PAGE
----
|Publication number||US4319596 A|
|Application number||US 06/151,938|
|Publication date||Mar 16, 1982|
|Filing date||May 21, 1980|
|Priority date||May 21, 1980|
|Publication number||06151938, 151938, US 4319596 A, US 4319596A, US-A-4319596, US4319596 A, US4319596A|
|Inventors||Lonnie A. Jackson|
|Original Assignee||Jackson Lonnie A|
|Export Citation||BiBTeX, EndNote, RefMan|
|Patent Citations (6), Referenced by (13), Classifications (5), Legal Events (1)|
|External Links: USPTO, USPTO Assignment, Espacenet|
This invention relates to a nail polish removing device, and more particularly concerns a device for the use of manicurists or their customers for applying a polish removing fluid to the customers' nails individually or plurally, while at the same time subjecting the nails to a vigorous scrubbing action with the polish removing solvent whereby the polish is effectively removed therefrom and the nails are thoroughly cleaned.
Manicurists, in removing nail polish from patrons' fingers using the usual polish removing fluid, which may contain acetone or other suitable solvent, usually employ a swab, consisting of a wad of cotton, for applying the polish removing fluid to the nails individually, one at a time, while at the same time scrubbing the nails to remove the polish therefrom. This operation can be time-consuming and messy and requires the personal attention of the manicurist.
An object of this invention is to provide a device which essentially is automatic in operation for use by an untrained person for conveniently scrubbing the nails to remove the polish therefrom, in an equivalent manner that cotton swabs have been used heretofore, while at the same time avoiding harming furniture or the manicurist's own manicure, through inadvertently contacting the same with the polish removing solvent.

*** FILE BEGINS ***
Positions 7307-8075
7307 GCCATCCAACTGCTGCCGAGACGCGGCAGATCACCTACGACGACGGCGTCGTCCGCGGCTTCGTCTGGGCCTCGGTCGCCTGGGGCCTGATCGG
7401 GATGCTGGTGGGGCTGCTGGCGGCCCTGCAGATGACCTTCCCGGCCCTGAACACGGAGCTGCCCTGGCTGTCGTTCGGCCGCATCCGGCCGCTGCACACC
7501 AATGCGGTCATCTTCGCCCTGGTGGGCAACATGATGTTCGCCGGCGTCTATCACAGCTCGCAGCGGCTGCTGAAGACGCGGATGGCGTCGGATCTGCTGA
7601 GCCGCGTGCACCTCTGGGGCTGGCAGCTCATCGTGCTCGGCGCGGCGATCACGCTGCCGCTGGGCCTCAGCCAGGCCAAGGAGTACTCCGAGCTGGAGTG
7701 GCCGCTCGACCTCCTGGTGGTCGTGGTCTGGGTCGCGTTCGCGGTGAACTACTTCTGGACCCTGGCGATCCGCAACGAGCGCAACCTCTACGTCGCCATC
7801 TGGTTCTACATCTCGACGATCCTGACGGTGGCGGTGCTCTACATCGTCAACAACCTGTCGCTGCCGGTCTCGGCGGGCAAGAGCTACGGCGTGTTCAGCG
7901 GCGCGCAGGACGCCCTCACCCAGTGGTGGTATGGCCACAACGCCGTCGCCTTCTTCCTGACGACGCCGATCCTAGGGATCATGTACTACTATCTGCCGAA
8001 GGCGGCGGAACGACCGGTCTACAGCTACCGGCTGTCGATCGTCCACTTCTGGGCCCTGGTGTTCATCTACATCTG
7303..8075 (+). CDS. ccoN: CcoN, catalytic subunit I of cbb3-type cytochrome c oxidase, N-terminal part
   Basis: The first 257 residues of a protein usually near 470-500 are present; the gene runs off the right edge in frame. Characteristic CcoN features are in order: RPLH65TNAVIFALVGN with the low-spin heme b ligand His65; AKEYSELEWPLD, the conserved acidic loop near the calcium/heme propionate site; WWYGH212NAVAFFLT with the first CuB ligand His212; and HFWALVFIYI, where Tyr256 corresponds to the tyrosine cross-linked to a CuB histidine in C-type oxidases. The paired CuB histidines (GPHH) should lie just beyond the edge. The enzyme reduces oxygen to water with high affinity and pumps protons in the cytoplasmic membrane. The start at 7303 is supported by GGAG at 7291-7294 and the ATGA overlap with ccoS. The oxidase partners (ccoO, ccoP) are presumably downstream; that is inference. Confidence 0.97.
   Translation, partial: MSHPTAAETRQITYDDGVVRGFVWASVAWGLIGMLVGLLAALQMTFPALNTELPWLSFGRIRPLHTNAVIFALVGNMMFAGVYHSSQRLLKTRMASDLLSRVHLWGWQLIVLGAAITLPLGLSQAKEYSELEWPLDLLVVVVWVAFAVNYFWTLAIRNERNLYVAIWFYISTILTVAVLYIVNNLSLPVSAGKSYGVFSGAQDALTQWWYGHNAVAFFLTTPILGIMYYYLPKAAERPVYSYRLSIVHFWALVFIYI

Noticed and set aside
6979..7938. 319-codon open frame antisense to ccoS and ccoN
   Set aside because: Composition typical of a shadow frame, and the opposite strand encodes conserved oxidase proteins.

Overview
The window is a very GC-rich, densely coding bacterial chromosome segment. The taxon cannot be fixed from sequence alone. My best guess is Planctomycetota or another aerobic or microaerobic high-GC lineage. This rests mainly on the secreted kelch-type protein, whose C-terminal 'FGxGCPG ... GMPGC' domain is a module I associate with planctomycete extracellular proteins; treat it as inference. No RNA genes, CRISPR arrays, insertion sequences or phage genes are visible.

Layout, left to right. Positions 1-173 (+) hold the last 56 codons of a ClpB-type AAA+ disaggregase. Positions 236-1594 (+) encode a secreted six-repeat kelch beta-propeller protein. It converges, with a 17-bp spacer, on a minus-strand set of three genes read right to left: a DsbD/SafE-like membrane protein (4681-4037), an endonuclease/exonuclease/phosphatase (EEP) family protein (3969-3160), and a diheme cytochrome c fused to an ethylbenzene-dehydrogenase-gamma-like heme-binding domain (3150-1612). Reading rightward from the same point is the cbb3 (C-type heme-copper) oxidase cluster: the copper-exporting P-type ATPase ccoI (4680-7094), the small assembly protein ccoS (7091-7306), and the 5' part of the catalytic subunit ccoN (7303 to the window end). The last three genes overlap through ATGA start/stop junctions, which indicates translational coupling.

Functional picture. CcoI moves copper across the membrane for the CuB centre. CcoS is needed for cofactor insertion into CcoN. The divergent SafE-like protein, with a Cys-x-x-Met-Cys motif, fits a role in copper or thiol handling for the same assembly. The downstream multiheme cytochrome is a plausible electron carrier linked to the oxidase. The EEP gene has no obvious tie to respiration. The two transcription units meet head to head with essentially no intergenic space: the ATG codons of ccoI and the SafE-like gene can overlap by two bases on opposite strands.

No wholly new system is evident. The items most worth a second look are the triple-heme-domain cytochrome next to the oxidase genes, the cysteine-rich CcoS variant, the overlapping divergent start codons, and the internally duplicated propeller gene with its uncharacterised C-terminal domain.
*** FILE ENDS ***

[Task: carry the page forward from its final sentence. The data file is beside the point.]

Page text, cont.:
This and other objects hereinafter appearing have been attained in accordance with the present invention through the novel construction comprising a motor driven rotary brush or swab mounted in a substantially leakproof housing wherein the rotating swab comes into contact with a nail polish solvent, is wet by it, and rotates past one or a series of openings in the housing, each of which openings is normally substantially sealed by an openable diaphragm through which a finger can be inserted such that the fingernail is contacted in a wiping action by the solvent-wet rotating swab. The polish is very rapidly and thoroughly removed by this action without any attendant dripping of solvent or the like.
The construction and operation of the present device will be further clarified by the following description and drawing wherein
FIG. 1 is a partially sectional, front view of the device;
FIG. 2 is a sectional, end view in operation, of FIG. 1 taken along line 2--2 in the direction of the arrows;
FIG. 3 is a sectional view of the rotary brush; and
FIG. 4 is a sectional view of the finger opening and diaphragm of FIG. 1 taken along 4--4 thereof in the direction of the arrows, showing the diaphragm in its inwardly flexed position in contact with switch arm 66.